Deborah Anne Blocker, Professor. Early modern French literature and history.
+ Karl A. Britto, Associate Professor. Africa, cultural studies, the Caribbean, literature, francophone literature, colonial and postcolonial literature, Vietnam, gender and identity.
Eglantine L. Colon, Assistant Professor. French.
+ Timothy Hampton, Professor. Culture, politics, English, comparative literature, French, renaissance and early modern European culture, the romance languages, the ideology of literary genre, the literary construction of nationhood, the rhetoric of historiography.
David Hult, Professor. Literary theory, medieval French literature, allegory, hermeneutics, text editing, French Studies.
Richard G. Kern, Professor. Literacy, second language acquisition, writing, psycholinguistics, reading, French language, French linguistics, technology and education.
Michael Lucey, Professor. Pragmatics, the novel, sexuality studies, comparative literature, French, French literature, nineteenth and twentieth centuries, British literature and culture, social and literary theory, cultural studies of music, studies of language in use, theories of practice, twentieth-century American literature .
Susan Maslan, Associate Professor. French, early modern French literary, political history, the enlightenment, human rights.
Mairi Mclaughlin, Associate Professor. French linguistics, Italian linguistics, romance linguistics, translation studies, history of French, History of Italian, History of the Romance Languages, language contact, History of the Press, Speech Reporting.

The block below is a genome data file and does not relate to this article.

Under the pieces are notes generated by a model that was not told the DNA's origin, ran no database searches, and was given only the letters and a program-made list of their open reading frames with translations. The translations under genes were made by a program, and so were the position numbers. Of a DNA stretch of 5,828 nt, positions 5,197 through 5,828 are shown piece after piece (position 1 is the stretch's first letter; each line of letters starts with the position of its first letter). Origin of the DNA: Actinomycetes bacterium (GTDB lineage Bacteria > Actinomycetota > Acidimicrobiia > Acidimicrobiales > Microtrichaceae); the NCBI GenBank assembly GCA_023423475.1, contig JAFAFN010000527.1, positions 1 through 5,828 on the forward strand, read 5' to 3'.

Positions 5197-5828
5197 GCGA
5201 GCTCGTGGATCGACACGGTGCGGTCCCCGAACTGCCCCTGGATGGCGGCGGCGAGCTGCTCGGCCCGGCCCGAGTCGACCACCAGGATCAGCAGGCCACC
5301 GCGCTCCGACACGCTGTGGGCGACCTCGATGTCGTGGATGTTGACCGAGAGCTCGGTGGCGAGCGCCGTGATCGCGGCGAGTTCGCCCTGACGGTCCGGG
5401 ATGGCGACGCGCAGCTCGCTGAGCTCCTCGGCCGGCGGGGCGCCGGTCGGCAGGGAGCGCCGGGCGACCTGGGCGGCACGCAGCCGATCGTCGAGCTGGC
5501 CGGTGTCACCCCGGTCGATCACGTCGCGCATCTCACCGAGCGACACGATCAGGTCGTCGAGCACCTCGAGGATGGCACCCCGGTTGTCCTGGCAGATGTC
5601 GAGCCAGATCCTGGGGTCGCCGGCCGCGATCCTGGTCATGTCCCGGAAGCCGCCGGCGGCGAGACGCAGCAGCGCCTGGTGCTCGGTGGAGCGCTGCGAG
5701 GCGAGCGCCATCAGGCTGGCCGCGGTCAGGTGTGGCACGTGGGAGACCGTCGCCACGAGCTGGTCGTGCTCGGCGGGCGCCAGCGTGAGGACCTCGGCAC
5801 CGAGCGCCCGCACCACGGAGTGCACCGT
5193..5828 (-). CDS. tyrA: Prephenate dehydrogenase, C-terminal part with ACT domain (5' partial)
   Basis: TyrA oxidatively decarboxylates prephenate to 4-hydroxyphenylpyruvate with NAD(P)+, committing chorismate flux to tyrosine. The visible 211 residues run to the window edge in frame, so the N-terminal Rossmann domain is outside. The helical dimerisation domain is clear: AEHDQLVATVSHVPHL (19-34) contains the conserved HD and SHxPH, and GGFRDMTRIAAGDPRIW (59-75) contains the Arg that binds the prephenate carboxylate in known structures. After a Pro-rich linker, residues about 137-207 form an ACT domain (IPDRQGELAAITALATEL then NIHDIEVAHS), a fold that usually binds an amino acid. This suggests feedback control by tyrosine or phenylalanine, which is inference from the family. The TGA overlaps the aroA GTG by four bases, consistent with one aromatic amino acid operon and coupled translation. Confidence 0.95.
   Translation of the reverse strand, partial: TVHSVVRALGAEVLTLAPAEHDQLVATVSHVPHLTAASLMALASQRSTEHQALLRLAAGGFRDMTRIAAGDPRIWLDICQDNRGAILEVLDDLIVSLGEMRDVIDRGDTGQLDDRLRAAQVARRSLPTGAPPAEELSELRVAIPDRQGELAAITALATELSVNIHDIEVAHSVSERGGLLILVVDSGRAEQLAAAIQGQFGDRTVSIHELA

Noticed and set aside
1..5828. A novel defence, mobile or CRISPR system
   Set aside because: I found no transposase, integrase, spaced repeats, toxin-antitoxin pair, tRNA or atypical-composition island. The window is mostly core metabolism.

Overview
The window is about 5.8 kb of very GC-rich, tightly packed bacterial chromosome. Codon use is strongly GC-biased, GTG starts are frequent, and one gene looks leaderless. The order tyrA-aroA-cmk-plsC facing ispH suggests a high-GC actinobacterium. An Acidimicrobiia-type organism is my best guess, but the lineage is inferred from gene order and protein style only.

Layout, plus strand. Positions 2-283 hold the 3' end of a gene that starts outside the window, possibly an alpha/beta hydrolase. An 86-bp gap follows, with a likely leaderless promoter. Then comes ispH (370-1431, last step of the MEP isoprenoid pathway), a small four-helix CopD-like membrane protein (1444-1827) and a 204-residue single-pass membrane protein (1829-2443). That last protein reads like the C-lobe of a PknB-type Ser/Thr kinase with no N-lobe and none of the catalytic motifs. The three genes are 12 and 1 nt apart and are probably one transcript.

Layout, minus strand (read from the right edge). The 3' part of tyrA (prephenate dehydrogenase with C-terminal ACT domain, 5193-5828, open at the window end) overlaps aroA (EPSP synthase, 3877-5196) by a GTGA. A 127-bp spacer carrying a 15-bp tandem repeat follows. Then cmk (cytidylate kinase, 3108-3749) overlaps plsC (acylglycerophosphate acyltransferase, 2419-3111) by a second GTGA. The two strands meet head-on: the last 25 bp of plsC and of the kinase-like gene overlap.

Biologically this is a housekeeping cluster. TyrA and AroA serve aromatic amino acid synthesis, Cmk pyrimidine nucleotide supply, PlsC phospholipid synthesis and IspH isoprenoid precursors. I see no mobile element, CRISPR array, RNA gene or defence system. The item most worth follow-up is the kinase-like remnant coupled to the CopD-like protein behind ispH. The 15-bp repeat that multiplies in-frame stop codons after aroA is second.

Nicholas Paige, Professor. Cinema (French New Wave), 17th- and 18th-century French literature and culture, history and theory of the novel, quantitative literary history and digital humanities, aesthetics and image theory, subjectivity and autobiography.
+ Debarati Sanyal, Professor. Violence, poetry, the relationship between literary form, politics in 19th-century France, the connection between performance, performativity, ethics in modernist texts.
Soraya Tlatli, Associate Professor. Francophone literature, colonial and postcolonial studies, literature and psychoanalysis, twentieth-century continental philosophy.
Damon R. Young, Associate Professor. Film theory, digital media, global art cinema, gender and sexuality studies, critical theory.
Daniel Hoffmann, Lecturer.
Kathryn Levine, Lecturer.
Vesna Rodic, Lecturer.
Ariel Shannon, Lecturer.
Rachel Shuh, Lecturer.
Maya Sidhu, Lecturer.
Margot Szarke, Lecturer.
Claire Tourmen, Lecturer.
Esther Alder, Professor Emeritus.
Leo Bersani, Professor Emeritus.
Ulysse Dutoit, Professor Emeritus.
Suzanne Guerlac, Professor Emerita. Nationalism, literature, philosophy, 19th- and 20th-century literature, myths of literature and theory, contemporary cultural criticism.
Basil Guy, Professor Emeritus.
Leonard W. Johnson, Professor Emeritus.
Thomas M. Kavanagh, Professor Emeritus.
Ann Smock, Professor Emeritus. Poetry, French, France during World War II, the Algerian War, 20th-century writing by women, relations between literature and music, Jacques Roubaud, Danielle Collobert.
Mia Fuller, Associate Professor. Anthropology, Italy, fascism, urban design, architecture, Italian colonialism.
Henrike Lange, Assistant Professor. Medieval art.
Diego Pirillo, Associate Professor. Renaissance Europe, History of Books and Reading, history of political thought, History of Historiography.
Barbara Spackman, Professor. Feminist theory, psychoanalysis, culture, fascism, gender studies, comparative literature, Italian studies, narrative, European decadence, travel writing.
Anna M. Bellezza, Lecturer.
Mara Mauri Jacobsen, Lecturer.
Giuliana Perco, Lecturer.
Albert Russell Ascoli, Professor Emeritus. Italy, national identity, literature and history, Dante, authorship and authority, Ariosto, Machiavelli, Petrarch, Boccaccio, epic and romance, Renaissance, early modern, Middle Ages.